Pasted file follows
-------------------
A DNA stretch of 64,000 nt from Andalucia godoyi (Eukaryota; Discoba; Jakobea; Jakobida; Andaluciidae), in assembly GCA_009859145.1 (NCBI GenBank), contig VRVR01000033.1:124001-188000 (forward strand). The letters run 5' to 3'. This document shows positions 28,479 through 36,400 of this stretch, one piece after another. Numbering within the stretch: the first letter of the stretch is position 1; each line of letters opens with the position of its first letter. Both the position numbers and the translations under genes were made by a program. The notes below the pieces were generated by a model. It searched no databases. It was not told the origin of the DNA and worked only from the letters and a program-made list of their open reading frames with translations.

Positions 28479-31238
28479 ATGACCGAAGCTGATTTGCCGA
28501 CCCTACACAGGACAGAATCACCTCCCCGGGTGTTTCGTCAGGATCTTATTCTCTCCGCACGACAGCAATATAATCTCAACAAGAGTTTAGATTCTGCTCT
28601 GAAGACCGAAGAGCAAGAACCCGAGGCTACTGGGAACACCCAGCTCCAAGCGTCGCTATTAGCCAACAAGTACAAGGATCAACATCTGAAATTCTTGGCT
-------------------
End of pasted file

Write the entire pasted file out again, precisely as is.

A DNA stretch of 64,000 nt from Andalucia godoyi (Eukaryota; Discoba; Jakobea; Jakobida; Andaluciidae), in assembly GCA_009859145.1 (NCBI GenBank), contig VRVR01000033.1:124001-188000 (forward strand). The letters run 5' to 3'. This document shows positions 28,479 through 36,400 of this stretch, one piece after another. Numbering within the stretch: the first letter of the stretch is position 1; each line of letters opens with the position of its first letter. Both the position numbers and the translations under genes were made by a program. The notes below the pieces were generated by a model. It searched no databases. It was not told the origin of the DNA and worked only from the letters and a program-made list of their open reading frames with translations.

Positions 28479-31238
28479 ATGACCGAAGCTGATTTGCCGA
28501 CCCTACACAGGACAGAATCACCTCCCCGGGTGTTTCGTCAGGATCTTATTCTCTCCGCACGACAGCAATATAATCTCAACAAGAGTTTAGATTCTGCTCT
28601 GAAGACCGAAGAGCAAGAACCCGAGGCTACTGGGAACACCCAGCTCCAAGCGTCGCTATTAGCCAACAAGTACAAGGATCAACATCTGAAATTCTTGGCT